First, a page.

- Requires Kitchenaid Food Mixer
- Cannot grind grains with a high moisture or oil content like coffee, peanuts, or soy beans
3. CGOLDENWALL StainlessManual Grain Grinder
This is a small manual grain grinder that can process less than 50 grams at a time. Ideal for home use, it can be used for processing dry grains, green beans, spices, herbs, coffee beans, pepper, chickpeas, and the like.
Made from 304 stainless steel and not sandblast, it uses an adjustable spring to grind ingredients to a fine powder. It’s easy to install by clipping it on no more than a 4 cm thick tabletop. It can be disassembled for easy cleaning, and the metal body is washable in running water.
- Durable and works well
- Can be fitted with DIY hopper made from a plastic bottle
- Stainless steel for easy maintenance
- Small hopper, not ideal for larger nuts/seeds such as almonds and peanuts.
- Must grind slowly to get an even grind
4. Northern Brewer – Hullwrecker 2 Grain Mill
For those into home brewing beer, this grain mill will make it easy for anyone to achieve the ideal crush for their grains. It has two rollers with an adjustable roller gap (0.025”- 0.1”) that allows for fine-tuning the crush to the desired extract preference.
Its crank handle is ergonomically designed, with a rubberized comfort grip, for easy cranking. The grain hopper can hold about 7 lbs, and it has sealed roller bearings for greater durability. The rollers are made of food-grade stainless steel.
It can also be driven by an electric drill and comes with a custom-designed metal base that will fit on any standard 5 or 6.5 liter plastic bucket.
- Can be manual or electric operated (with a drill)
- Fast crushing with a standard electric drill
- Easy to assemble
- Designed specifically for crushing beer malt and may not be appropriate for “grinding” (you certainly can't make corn masa or peanut butter with this)
- Doesn't come with a container/bucket to catch grains
5. Enjoyus Hand Crank Grain Mill
Constructed from cast iron, this grinder has a large capacity hopper that’s perfect for grinding large batches of ingredients. It’s also coated with a double tin coating to prevent rust.
It’s easy to assemble and use; the coarseness of the grind can be controlled by adjusting the screw to tighten the plate. The hand crank, meanwhile, comes with a long arm wooden handle for easy cranking.
This mill can be used for corn, wheat, and oats, and also nuts, coffee, herbs, spices, and seeds. It comes with table mount brackets for its “clamp-on-style” design and can easily be attached to a countertop up to 1 1/2” thick.
- Versatile for use in home or restaurant
- Easily fits on the countertop
- Hand crank can’t be swapped for a motor
- Multiple complaints about the quality of construction
- Possibly losing metal and paint while grinding
How To Pick the Best Hand Crank Grain Mill
A hand-crank mill uses a burr mechanism to crush and grind grains. It’s made of two grinding plates, one fixed, and the other rotary. These are either made from composite stone or high carbon steel.
Depending on your needs, you can choose a burr model that can only handle hard grains or you can choose a one that can also handle oily or moisture-laden ingredients. Some models have removable burrs so that you easily switch them when you’re milling dry or oily food.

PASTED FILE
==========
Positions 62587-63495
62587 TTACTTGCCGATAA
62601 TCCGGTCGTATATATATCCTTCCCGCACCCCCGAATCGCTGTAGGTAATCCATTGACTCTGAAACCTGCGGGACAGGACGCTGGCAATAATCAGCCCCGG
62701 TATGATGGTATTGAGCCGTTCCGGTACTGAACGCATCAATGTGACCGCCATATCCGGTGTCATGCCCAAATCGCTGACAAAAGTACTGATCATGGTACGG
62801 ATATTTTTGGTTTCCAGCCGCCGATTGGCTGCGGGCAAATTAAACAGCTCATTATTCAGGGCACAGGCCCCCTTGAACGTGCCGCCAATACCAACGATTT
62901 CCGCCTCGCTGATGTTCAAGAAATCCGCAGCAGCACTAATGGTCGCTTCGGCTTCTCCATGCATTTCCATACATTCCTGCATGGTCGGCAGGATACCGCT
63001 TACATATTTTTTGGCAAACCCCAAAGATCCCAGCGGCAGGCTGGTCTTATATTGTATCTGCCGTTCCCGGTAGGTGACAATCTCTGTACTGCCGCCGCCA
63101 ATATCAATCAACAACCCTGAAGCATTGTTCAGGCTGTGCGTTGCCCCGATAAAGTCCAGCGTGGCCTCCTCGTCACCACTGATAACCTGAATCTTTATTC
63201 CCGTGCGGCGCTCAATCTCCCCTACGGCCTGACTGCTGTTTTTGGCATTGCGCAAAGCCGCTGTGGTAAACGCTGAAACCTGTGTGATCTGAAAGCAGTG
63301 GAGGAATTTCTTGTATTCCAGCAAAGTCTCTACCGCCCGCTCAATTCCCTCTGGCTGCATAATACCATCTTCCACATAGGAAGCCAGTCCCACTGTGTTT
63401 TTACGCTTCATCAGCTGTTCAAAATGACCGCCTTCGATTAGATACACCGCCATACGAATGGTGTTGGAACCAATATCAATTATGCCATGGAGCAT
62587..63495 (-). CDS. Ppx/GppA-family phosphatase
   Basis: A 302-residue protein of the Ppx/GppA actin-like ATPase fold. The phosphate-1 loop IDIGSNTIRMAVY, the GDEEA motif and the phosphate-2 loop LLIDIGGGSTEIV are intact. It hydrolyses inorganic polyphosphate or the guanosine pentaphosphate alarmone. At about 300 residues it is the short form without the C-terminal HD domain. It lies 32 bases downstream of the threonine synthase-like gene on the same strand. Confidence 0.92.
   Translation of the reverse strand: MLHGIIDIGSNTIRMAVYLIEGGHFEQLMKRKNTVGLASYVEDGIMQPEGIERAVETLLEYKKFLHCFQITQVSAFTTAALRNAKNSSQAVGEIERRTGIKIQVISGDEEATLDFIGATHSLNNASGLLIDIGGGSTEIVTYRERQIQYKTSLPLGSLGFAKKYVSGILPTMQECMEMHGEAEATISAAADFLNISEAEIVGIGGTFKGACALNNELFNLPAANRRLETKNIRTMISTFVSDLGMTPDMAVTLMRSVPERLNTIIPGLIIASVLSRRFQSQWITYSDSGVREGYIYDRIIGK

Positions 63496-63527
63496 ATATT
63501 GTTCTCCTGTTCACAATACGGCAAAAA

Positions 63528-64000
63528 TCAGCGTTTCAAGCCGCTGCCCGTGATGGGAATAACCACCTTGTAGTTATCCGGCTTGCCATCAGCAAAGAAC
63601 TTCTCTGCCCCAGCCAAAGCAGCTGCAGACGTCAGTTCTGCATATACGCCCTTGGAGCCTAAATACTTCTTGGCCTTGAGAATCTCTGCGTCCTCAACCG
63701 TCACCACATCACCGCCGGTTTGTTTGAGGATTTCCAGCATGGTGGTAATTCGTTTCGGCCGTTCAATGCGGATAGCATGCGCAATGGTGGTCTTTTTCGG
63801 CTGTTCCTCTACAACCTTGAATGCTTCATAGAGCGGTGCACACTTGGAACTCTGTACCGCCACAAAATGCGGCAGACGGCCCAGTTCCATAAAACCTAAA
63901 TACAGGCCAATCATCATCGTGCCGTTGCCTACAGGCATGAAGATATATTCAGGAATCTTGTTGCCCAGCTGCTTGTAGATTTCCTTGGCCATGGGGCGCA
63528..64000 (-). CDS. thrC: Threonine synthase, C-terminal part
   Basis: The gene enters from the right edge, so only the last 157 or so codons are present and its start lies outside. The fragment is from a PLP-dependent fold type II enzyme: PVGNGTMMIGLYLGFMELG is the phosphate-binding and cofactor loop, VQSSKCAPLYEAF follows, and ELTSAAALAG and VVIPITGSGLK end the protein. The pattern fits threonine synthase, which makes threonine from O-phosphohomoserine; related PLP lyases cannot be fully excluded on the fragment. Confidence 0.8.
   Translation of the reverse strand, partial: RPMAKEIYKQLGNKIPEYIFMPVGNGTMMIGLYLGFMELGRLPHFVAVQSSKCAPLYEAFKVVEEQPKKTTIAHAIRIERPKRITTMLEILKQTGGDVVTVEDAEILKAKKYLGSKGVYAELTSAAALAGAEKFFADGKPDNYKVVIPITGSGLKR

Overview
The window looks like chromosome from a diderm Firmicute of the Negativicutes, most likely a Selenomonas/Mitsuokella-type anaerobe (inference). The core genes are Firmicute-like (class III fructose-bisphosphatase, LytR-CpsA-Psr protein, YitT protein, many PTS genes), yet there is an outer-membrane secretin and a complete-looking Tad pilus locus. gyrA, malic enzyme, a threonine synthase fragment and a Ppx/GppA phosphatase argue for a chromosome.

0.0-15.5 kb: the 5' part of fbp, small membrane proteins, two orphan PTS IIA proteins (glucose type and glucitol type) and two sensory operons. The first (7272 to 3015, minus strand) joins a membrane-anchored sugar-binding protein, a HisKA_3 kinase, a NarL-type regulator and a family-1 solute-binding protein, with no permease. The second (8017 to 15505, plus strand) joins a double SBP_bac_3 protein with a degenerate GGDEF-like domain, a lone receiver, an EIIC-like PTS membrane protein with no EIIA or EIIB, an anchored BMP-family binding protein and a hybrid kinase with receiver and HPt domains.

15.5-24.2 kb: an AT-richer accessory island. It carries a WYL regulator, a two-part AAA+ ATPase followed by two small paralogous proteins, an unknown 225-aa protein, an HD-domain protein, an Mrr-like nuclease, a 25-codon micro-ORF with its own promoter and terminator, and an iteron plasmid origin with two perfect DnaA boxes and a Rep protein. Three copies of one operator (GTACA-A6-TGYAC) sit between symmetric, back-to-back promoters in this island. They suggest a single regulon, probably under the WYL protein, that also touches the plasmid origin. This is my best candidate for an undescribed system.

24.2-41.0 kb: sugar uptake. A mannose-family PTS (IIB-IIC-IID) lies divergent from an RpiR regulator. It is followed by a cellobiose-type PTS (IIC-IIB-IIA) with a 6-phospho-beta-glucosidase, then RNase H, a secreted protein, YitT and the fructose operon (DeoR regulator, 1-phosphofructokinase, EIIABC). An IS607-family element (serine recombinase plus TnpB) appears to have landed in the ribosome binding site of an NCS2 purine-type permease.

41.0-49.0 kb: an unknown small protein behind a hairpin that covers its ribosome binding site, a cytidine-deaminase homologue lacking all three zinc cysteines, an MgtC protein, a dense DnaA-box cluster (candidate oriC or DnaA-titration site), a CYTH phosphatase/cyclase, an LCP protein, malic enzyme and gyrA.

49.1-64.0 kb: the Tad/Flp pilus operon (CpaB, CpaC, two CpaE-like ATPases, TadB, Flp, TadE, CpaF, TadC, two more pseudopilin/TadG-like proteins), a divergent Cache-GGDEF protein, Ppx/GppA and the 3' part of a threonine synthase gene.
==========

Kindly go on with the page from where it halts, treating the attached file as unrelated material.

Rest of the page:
Burrs made out of composite stone are best for producing cracked grains and coarse to very fine meal/cereal textures. They’ll work well with corn, legumes, and other dry grains. They’re also ideal for grinding small amounts of dried spices. But because composite stone is generally porous, it should not be used on wet or oily foods because it will glaze over.
Metal burrs, meanwhile, are ideal for grinding oily nuts, coffee beans, and seeds. Usually made out of stainless steel, these burrs shear the kernels instead of crushing them so they’re more durable and won’t chip or flake. Plus, the flour that they produce is always free of residual grit.
A hopper is simply the container for the grains that you’re going to grind. It’s usually tapered down so that it’s easy to discharge its content directly into the grinding plates. Depending on how much grain you’re going to grind, you can pick a high or a low container.
Some hand-crank grain mills will have additional features. The most useful one is a motor attachment. This will allow your manual model to become an electric-powered grain mill conveniently. Other models come with a pair of stone and steel burrs to allow switching mill capacity depending on the type of grain.
It should be easy and smooth to crank. The handle should also be adequately long so that there’s enough leeway for arm and wrist movement.
Be on the lookout for cheap models that have a metal coating that will easily come off and spill into your flour. In general, when breaking in a new grain mill, experts say that there is always some form of metallic residue during the first grinding. That’s why the first batch should always be thrown away. With high-quality grain mills, this residue, however, goes away during the next cycle. If it occurs again, then you probably have a dud of a grain mill on your hands.
Ideally, if it’s made of high-quality stainless steel, the mill should come with a lifetime guarantee. Barring that, you can always look for one with a standard one-year product warranty. Also, consider a brand's customer service. You need to find one that’s reliable enough so that you won’t have any difficulty requesting a replacement if the grain mill doesn’t live up to its specifications.